Dementia Residents Are Easy Targets for Nursing Home Abusers and Bullies
For nursing home residents with dementia, a form of Alzheimer’s, daily care is largely dependent on others. Nursing home workers of many types assist these patients in managing daily living activities such as bathing, dressing, and eating, exercising, managing their medications, and even overseeing finances. Dementia patients require extra attention and guided support as they are naturally prone to higher personal injury rates, infection, and falls but also more likely to become a victim of abuse and neglect, have their privacy violated and also be bullied by both nursing home workers and other residents. All residents, no matter what their situation, have the right to privacy, dignity, respect, and freedom. They should be treated with consideration and be free from all types of mental and physical abuse.
It’s important to remember that nursing homes must meet these federal residents’ rights requirements to continue participation in Medicare or Medicaid. If not, they must be held accountable.
Illinois Care Staff Caught Videotaping the Bullying of Their Dementia Patients
The nursing home abuse and neglect attorneys at Levin & Perconti are currently representing the family of a patient who was repeatedly harassed by two previous employees of Abington of Glenview Nursing Home in Glenview. The woman is Margaret Collins, a 91-year-old suffering from dementia. Her nursing home abuse case has gained national attention after an upsetting video posted to the popular social media app Snapchat showed aides taunting her with a hospital gown. In the video, Collins was visibly upset as she was seen attempting to swat the dress away through several moments of distress. One of the aides involved in the suit recorded the incident and later posted it to Snapchat with the caption, ‘Margaret hates gowns’ alongside several laughing emojis. Thankfully, a previous Glenview worker connected to the aide’s social platform saw the video and notified the woman’s family members.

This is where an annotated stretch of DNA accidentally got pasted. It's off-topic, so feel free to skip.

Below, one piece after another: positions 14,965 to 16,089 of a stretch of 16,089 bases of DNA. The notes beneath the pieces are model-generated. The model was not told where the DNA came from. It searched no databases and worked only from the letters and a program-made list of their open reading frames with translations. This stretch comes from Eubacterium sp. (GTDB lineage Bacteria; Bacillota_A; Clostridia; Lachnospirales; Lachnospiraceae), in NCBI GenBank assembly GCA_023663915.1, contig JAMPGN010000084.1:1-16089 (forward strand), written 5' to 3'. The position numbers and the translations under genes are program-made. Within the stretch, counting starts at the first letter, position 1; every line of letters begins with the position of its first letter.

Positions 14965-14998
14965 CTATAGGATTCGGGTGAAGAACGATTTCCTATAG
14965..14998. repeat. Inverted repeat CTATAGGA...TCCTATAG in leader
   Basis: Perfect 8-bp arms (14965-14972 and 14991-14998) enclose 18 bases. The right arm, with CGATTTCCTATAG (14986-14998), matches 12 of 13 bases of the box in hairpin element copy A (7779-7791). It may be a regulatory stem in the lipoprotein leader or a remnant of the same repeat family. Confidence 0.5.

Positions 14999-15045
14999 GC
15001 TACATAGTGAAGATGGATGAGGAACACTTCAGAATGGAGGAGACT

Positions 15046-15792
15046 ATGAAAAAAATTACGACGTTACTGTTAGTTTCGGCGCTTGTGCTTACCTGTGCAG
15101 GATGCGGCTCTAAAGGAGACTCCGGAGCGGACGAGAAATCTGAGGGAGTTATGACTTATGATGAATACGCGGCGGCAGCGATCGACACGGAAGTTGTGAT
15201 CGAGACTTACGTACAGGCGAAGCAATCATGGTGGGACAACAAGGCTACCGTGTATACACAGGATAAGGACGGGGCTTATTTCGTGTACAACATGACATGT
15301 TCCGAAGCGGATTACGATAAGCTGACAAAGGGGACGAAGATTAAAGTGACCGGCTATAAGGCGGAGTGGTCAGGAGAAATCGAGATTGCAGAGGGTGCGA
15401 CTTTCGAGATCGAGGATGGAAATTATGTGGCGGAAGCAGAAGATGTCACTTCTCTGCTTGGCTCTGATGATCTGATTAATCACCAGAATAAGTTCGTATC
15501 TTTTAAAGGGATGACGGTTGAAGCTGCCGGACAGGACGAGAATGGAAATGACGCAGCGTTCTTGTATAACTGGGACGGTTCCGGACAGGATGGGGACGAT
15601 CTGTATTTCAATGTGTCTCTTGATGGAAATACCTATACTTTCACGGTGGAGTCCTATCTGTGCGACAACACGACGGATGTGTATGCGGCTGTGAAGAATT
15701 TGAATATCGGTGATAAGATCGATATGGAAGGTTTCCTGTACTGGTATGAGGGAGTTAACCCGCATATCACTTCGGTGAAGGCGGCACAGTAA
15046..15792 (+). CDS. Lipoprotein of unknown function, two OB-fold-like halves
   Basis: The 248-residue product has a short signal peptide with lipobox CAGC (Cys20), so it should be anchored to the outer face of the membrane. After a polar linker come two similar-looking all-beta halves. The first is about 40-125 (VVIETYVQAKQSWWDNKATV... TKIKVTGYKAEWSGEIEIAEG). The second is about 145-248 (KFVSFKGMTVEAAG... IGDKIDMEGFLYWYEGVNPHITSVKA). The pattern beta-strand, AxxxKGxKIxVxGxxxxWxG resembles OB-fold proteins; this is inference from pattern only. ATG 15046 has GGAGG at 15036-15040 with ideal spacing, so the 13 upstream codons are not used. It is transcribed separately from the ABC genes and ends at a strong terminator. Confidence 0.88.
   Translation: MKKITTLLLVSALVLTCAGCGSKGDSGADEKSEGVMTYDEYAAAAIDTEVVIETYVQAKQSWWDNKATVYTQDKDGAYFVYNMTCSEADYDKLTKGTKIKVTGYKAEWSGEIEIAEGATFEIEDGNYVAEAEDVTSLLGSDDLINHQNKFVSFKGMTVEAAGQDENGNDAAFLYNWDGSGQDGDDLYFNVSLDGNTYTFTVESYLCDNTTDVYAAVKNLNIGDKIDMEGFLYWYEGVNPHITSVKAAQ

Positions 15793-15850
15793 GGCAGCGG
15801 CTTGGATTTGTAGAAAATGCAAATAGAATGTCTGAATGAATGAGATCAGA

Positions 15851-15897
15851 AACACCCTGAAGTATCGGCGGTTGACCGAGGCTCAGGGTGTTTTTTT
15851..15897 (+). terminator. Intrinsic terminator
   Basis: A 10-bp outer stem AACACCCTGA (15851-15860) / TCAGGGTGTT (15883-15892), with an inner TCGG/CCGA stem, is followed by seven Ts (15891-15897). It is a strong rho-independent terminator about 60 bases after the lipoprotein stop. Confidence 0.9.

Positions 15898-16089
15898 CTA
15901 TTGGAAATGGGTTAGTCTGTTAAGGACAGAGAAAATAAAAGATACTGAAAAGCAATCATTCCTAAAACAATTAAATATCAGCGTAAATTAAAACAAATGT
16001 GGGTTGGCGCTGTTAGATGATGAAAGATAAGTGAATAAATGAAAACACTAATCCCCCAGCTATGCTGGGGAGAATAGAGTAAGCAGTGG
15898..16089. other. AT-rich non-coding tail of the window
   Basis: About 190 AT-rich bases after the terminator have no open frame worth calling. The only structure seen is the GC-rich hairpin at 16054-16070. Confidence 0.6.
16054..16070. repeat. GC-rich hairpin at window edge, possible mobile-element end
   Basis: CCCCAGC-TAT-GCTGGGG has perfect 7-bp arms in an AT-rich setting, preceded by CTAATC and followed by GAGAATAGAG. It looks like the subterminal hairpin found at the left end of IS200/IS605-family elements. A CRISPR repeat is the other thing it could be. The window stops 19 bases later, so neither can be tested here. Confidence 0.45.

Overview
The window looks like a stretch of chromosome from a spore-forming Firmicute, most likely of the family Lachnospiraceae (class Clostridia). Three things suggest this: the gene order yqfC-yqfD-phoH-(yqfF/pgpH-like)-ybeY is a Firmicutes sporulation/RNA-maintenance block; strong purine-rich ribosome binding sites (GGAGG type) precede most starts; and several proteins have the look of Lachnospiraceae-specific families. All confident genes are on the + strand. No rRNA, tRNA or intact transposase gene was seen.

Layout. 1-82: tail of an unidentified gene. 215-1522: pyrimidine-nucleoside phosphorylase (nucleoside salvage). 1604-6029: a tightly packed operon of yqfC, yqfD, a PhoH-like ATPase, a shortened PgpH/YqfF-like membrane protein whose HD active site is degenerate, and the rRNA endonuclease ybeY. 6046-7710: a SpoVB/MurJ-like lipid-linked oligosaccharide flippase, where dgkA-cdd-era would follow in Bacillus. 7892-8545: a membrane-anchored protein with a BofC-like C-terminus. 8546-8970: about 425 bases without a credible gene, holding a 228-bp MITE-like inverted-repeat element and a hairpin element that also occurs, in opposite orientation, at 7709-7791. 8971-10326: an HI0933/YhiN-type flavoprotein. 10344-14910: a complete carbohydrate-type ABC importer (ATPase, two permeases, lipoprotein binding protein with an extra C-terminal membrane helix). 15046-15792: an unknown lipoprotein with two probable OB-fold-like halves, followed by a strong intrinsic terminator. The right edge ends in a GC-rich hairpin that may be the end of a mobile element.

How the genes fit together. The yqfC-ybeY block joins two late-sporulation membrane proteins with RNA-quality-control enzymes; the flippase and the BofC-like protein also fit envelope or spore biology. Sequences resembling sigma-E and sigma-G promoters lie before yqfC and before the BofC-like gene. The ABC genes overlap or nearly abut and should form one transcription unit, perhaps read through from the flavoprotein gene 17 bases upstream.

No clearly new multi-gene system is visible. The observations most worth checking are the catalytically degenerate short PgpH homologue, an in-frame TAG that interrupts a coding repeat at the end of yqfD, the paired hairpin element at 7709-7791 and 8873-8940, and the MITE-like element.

In a similar case, Levin & Perconti filed a lawsuit in October 2018 on behalf of a 76-year-old man who was humiliated in a video filmed by nursing home aides employed by Holland Home in South Holland. The disturbing video shows one worker holding her phone and capturing the resident holding his adult diaper while another aide instructs the man to take off his pants. The video was posted to Facebook Live. The lawsuit alleged physical, sexual, and mental abuse and said that “employees maliciously abused the resident through remorseless taunts, mockery, and lewd suggestions for the purpose of coercing him into taking his pants off and exposing his genitals.”
Attorney Margaret Battersby Black also notes that it is unclear what other incidents of abuse may have taken place before the video or after the published incident. The male resident, who also has a form of dementia, had not told his family about the humiliating situation. This caused concern among that this incident could be just one of many that happened to him and potentially others.